Uber demonstrated that autonomous vehicles could function as expected. By showing riders what the vehicle saw, via a tablet, Uber helped them understand how the car navigated. It gave passengers visibility into how the car considered the people around it. That was about as sci-fi as the experience got. Otherwise, it was your standard Uber ride.
The world’s leading ride-sharing service is just one of many companies who are betting on artificial intelligence.
As Oren Etzioni, CEO of the not-for-profit Allen Institute for Artificial Intelligence, mused in a November article, Google, Facebook, and Microsoft Are Remaking Themselves Around AI, “This isn’t just window dressing.” Artificial intelligence is already core to many of the technology offerings 21st-century consumers rely on day-to-day.
If the marketers of artificial intelligence fail to establish trust in the technology and help consumers understand the boundaries in which it will operate (and address failures), we may someday find ourselves collectively experiencing what psychologists call a “breakage.” A deficit of trust and unanticipated calamity could engender a malaise or even wholesale rejection of artificially intelligent technology. In such an event, with all the economic, environmental, and scientific benefits we have yet to realize in AI, humanity would be the biggest losers.
As Harvard Business Review proclaimed in their November 29th piece “What It Will Take For Us to Trust AI,”“… building trust is essential to the adoption of artificial intelligence. And we believe that its adoption is essential to humanity.”
As a marketer of intelligent technology, your buyer’s journey to adoption may be obstructed by:
- a deficit of trust,
- a misunderstanding of how your technology impacts others, or how it’s perceived by given social groups (or society at large),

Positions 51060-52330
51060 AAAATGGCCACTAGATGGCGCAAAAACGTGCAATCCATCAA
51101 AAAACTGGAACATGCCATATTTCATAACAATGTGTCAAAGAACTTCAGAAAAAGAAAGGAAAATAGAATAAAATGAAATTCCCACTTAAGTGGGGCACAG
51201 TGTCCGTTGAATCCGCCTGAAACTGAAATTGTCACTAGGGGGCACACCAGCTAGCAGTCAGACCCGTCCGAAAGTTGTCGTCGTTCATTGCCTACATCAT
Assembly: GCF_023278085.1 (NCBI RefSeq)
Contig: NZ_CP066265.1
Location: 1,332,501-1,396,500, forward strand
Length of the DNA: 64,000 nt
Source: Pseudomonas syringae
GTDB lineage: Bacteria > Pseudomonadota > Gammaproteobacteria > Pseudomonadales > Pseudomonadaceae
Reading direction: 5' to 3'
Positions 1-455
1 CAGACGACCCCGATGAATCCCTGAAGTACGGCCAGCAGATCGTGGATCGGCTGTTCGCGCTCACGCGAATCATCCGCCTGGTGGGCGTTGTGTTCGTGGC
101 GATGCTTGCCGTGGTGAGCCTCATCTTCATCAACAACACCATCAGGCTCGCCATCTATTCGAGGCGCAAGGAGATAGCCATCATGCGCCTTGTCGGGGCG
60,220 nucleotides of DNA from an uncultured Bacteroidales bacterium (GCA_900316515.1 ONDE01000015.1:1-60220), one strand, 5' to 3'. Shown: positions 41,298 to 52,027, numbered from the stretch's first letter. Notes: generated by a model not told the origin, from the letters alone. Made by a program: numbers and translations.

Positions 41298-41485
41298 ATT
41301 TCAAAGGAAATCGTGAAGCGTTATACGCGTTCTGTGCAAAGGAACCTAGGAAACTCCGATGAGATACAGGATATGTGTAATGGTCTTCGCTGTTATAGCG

- or a lack of understanding as to how the technology fits in the buyer’s life and makes it better.
To overcome these barriers, you’ll need to communicate with buyers to help them overcome these barriers. To determine what messages you need to deliver, take the perspective of your customer and consider the foundational steps to adoption:
|Layer—What to Ask||Example: Uber|
|Existing Knowledge—How does your offering relate to other, less “futuristic stuff” in the buyer’s life?||Existing Knowledge—A self-driving Uber ride is just like a regular ride, but autonomous.|
|New Observations—How can you give the buyer visibility into how the intelligent system produces its outputs/behavior and if it’s behaving as expected, all in an accessible and relatable way?||New Observations—Uber gives riders visibility into the car’s light radar—seeing what the car “sees.”|
|New Understanding—How do you help the buyer understand the platform (what they’re seeing and interacting with)? Why is it coming to its outputs/behavior?||New Understanding—Uber gives riders access to a FAQ that explains the autonomous vehicle in way they can get.|
|Social Fit—How will the buyer’s use of the technology impact the people around them? How does their use match social norms?||Social Fit—Uber conducted a robust community and rider communications strategy that helped them understand the scope of the Pittsburgh pilot project.|
|Logistical Fit—How does the technology fit in the buyer’s life or work? How do they use it? Why is it better than alternatives that don’t use advanced technology?||Logistical Fit—Uber delivered real rides.|
Once you’ve identified what your buyer wants to know before adopting your offering, determine the messages, content, and experiences that will help them learn. Then, deliver it.
As innovations in AI technology quickly evolve, so too will the understanding of its impact on people. To keep up with the latest issues around trust and AI, technology marketers should follow a few organizations leading the discourse:
- Stanford University has chartered what they’re calling the “One Hundred Year Study on Artificial Intelligence” (or ‘AI100’). Researchers from top universities across the country have joined the initiative to “study and anticipate how the effects of artificial intelligence will ripple through every aspect of how people work, live and play.”
- In September, tech giants Amazon, Google, Facebook, IBM and Microsoft formed the “Partnership on AI,” which is bringing together academics, non-profits, and specialists in policy and ethics to inform their own work, as well as innovate related public policy. Similarly, Carnegie Mellon, recently received a $10 million gift dedicated to the study of ethical issues posed by AI.
As marketers, let’s overcome buyer’s barriers to adoption, persuading them to choose a life bettered by advanced technology.